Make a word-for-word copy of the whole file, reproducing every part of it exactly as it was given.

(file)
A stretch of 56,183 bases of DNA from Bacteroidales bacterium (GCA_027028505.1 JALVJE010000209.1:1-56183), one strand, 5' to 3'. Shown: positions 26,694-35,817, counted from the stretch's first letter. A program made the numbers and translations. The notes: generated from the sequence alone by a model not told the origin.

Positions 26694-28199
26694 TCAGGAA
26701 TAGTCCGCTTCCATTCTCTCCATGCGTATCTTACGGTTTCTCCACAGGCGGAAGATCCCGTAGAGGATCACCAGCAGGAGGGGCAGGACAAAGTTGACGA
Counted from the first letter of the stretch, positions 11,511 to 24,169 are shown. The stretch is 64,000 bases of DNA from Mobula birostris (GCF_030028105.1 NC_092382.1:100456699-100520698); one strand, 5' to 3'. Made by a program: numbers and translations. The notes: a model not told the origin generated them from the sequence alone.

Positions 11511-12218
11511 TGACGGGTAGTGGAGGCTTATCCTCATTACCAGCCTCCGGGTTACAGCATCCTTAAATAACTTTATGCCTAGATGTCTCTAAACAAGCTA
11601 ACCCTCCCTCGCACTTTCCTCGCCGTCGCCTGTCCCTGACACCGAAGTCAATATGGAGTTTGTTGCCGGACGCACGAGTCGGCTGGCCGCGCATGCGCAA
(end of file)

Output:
A stretch of 56,183 bases of DNA from Bacteroidales bacterium (GCA_027028505.1 JALVJE010000209.1:1-56183), one strand, 5' to 3'. Shown: positions 26,694-35,817, counted from the stretch's first letter. A program made the numbers and translations. The notes: generated from the sequence alone by a model not told the origin.

Positions 26694-28199
26694 TCAGGAA
26701 TAGTCCGCTTCCATTCTCTCCATGCGTATCTTACGGTTTCTCCACAGGCGGAAGATCCCGTAGAGGATCACCAGCAGGAGGGGCAGGACAAAGTTGACGA
Counted from the first letter of the stretch, positions 11,511 to 24,169 are shown. The stretch is 64,000 bases of DNA from Mobula birostris (GCF_030028105.1 NC_092382.1:100456699-100520698); one strand, 5' to 3'. Made by a program: numbers and translations. The notes: a model not told the origin generated them from the sequence alone.

Positions 11511-12218
11511 TGACGGGTAGTGGAGGCTTATCCTCATTACCAGCCTCCGGGTTACAGCATCCTTAAATAACTTTATGCCTAGATGTCTCTAAACAAGCTA
11601 ACCCTCCCTCGCACTTTCCTCGCCGTCGCCTGTCCCTGACACCGAAGTCAATATGGAGTTTGTTGCCGGACGCACGAGTCGGCTGGCCGCGCATGCGCAA